Paleoclimatologist Curt Stager vividly describes how the decisions we make about the environment in the 21st century will affect the next 100,000 years of life on this planet, and how today's environmental debate is missing the long-term evidence. By considering the Earth's history over millions of years, this book changes our understanding: Most people accept that our planet is warming and that humans played the key role in causing it. We worry about the next few hundred years, yet miss its long-term magnitude. So what will the world look like? Curt Stager draws on geological history to show that the greatest threat to humans will t be global warming, but global cooling. When that hot 'backlash' eventually happens is entirely up to us: We have already put off the next Ice Age, but whether our descendents will see an ice-free Arctic, miles of submerged coasts, or an acidified ocean can still be decided. Whether we continue to pollute or rein ourselves in for the sake of future generations, the world will be vastly different. This lucid book will force climate sceptics, activists, and everyone in between think again about our future earth.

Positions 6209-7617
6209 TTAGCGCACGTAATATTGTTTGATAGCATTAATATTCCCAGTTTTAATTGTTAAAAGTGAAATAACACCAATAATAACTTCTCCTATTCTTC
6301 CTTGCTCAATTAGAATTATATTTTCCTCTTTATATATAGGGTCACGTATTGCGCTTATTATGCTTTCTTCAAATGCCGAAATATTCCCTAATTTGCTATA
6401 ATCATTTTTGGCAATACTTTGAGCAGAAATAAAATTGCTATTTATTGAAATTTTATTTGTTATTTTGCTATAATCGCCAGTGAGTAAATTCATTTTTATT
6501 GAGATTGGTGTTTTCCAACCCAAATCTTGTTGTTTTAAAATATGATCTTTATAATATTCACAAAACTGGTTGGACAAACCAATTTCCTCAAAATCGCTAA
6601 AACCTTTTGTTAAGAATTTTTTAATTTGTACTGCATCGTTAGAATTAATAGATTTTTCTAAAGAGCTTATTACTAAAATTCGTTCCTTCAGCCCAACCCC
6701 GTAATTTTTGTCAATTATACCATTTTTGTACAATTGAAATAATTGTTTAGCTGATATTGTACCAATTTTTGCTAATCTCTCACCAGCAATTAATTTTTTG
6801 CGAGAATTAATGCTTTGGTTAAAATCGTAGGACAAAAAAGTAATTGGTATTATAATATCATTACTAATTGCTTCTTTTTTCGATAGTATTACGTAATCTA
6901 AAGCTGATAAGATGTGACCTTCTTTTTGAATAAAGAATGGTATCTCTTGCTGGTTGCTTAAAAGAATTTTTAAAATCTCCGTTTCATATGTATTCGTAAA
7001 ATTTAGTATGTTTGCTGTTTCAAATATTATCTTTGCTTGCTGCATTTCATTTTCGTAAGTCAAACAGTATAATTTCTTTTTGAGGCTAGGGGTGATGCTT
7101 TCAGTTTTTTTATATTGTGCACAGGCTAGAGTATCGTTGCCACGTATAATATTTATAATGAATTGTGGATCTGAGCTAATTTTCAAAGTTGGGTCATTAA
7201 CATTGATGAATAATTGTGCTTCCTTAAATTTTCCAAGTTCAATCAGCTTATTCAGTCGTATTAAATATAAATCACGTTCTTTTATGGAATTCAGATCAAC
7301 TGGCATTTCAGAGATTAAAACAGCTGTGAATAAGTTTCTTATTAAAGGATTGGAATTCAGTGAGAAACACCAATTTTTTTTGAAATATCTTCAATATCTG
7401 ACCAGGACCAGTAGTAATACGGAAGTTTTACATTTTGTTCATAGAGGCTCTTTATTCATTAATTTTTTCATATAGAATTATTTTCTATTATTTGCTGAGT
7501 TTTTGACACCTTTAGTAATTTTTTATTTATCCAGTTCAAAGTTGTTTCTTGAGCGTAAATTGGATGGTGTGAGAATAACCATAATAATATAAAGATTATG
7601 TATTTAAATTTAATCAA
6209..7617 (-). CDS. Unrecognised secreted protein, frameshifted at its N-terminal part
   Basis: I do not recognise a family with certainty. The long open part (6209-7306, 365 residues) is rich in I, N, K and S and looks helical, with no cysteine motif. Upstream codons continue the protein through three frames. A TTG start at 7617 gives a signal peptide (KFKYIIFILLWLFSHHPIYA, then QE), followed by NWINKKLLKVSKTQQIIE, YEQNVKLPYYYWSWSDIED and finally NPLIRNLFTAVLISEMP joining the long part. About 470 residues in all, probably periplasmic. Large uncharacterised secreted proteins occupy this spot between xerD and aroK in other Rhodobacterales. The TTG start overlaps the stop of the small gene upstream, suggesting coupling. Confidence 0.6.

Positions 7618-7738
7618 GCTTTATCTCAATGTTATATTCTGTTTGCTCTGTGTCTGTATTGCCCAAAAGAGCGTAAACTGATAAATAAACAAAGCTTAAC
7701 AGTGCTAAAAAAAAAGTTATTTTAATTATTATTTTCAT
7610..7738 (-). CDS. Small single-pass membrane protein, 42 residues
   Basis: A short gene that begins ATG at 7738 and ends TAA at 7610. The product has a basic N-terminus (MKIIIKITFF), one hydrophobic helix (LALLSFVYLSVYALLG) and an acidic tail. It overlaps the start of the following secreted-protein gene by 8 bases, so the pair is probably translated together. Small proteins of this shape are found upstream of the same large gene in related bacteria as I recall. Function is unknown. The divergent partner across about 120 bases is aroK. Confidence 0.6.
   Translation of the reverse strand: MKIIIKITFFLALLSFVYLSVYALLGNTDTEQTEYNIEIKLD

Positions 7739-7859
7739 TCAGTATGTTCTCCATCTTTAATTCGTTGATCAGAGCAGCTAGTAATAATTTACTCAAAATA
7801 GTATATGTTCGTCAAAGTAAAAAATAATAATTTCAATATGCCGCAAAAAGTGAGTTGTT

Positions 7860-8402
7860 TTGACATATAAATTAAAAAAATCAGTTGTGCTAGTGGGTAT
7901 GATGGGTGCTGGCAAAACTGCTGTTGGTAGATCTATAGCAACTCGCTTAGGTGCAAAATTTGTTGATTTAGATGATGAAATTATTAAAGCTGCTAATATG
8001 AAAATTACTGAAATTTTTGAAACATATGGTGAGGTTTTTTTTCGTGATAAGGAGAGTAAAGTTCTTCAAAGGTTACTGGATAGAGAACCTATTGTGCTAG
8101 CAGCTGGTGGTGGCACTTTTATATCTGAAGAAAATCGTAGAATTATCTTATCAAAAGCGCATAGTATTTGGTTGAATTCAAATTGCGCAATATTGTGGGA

Curt Stager is an ecologist, paleoclimatologist, and science writer with a Ph.D. in biology and geology from Duke University. He has published over three dozen climate- and ecology-related articles in major journals including Science and Quaternary Research, following research into the long-term history of climate in Africa, South America and the polar regions. He has written for popular audiences in periodicals such as National Geographic.